So the question we need to think, and this is how you want to think when you get into texts like this, is what’s his point? Why, of all the facts that he could have said, why does he pick out from the stream of time those three and put them up front? Let’s think about that. Why do you suppose he’s doing that in this sequence, taking it out of chronological order but putting it in certain topical order? What’s the definition of the relationship between Yahweh and Israel? It’s the contract; it’s the covenant. You can’t talk about relationship without talking about the covenant. So that’s what he’s going to deal with, and remember what we said, in the Bible relationship is usually contractual. This is why today we have to fight the tendency in our heads because out there in the street the word relationship comes across like something casual, it’s a casual thing, you can make it or break it or whatever. That’s the modern idea of a relationship. That’s not the biblical idea, so you have to kind of consciously in your heart you have to fudge it and say wait a minute, when I see the word relationship in the Bible I’ve got to think in terms of something that endures. We have promiscuous divorce, we have all kinds of living arrangements, and all these things are called relationships. They are not relationships as far as the Bible is concerned because the Bible concerns a relationship that has commitment to it, it has structure to it; it has a contractual exhibit to it.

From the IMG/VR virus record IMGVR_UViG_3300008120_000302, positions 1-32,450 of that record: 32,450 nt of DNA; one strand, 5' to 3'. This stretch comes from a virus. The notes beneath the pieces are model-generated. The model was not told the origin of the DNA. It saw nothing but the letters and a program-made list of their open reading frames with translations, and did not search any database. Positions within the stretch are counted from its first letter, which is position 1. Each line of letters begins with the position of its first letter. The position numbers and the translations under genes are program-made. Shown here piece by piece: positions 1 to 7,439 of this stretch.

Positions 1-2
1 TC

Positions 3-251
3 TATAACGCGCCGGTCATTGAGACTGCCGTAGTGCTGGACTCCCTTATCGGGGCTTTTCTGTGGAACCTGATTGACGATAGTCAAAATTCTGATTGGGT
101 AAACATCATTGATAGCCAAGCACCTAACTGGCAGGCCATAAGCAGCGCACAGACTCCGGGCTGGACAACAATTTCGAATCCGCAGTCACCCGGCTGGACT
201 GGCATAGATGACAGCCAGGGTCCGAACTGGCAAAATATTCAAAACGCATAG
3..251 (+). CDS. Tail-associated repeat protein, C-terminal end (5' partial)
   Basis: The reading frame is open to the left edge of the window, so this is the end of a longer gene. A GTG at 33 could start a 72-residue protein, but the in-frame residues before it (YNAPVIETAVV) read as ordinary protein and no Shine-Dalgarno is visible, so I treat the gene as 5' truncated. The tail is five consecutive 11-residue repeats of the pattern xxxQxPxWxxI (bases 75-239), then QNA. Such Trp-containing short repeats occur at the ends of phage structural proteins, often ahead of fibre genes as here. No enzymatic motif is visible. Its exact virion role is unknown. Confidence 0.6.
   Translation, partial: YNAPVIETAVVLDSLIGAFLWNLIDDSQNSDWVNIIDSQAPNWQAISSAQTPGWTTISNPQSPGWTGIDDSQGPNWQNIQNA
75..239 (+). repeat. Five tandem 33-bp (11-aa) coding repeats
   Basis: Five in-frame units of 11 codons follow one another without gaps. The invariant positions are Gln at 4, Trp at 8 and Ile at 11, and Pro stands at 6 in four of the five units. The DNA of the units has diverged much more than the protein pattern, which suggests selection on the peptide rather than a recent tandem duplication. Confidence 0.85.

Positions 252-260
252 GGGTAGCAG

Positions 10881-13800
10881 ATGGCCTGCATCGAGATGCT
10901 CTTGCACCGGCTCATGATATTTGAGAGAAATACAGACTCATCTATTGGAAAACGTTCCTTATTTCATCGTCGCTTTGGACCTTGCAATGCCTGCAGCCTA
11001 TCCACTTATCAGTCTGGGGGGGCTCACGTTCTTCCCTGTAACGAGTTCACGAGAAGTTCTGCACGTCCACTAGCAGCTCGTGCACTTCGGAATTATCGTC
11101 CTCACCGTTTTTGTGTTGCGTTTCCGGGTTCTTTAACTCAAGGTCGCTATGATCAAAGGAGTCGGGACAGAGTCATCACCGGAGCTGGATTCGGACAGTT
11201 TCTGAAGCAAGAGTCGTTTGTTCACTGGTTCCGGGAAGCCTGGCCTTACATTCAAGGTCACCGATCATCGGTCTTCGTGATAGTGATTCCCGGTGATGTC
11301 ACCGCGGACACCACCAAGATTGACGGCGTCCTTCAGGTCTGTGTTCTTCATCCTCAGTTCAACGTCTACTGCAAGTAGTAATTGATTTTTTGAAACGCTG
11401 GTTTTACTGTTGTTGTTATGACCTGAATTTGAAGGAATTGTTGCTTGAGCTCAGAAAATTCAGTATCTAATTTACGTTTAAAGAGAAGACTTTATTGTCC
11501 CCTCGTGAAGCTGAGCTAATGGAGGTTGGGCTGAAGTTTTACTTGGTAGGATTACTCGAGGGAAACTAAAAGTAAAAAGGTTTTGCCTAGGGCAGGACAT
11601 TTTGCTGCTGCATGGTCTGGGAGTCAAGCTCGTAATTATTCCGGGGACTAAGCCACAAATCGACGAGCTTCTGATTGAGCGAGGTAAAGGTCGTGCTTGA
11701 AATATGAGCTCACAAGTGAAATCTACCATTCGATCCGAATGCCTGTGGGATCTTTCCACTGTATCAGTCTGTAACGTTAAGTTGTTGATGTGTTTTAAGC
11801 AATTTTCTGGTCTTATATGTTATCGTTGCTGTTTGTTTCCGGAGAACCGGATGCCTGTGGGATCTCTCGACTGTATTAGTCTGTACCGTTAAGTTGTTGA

So Moses starts off emphasizing that, and then in verses 21, 22, 23 and 24, remember he’s progressing to verse 24, he has a slant, “You have been rebellious against the LORD from the day that I knew you.” So what has he just said? He’s talking about the destruction of the golden calf, verse 21. So now these are the actual events and locations of rebellions because after he’s talked about the contractual relationship between Yahweh and Israel being broken, then he’s going to say this is what you always do, and then he pulls in these other events. So by this time, by the time you get down there to this second area you can pretty well see that Moses is getting at the point that Israel’s relationship with Yahweh is problematical. It’s not a guaranteed thing; we’ve got a problem here. It was broken right from the start.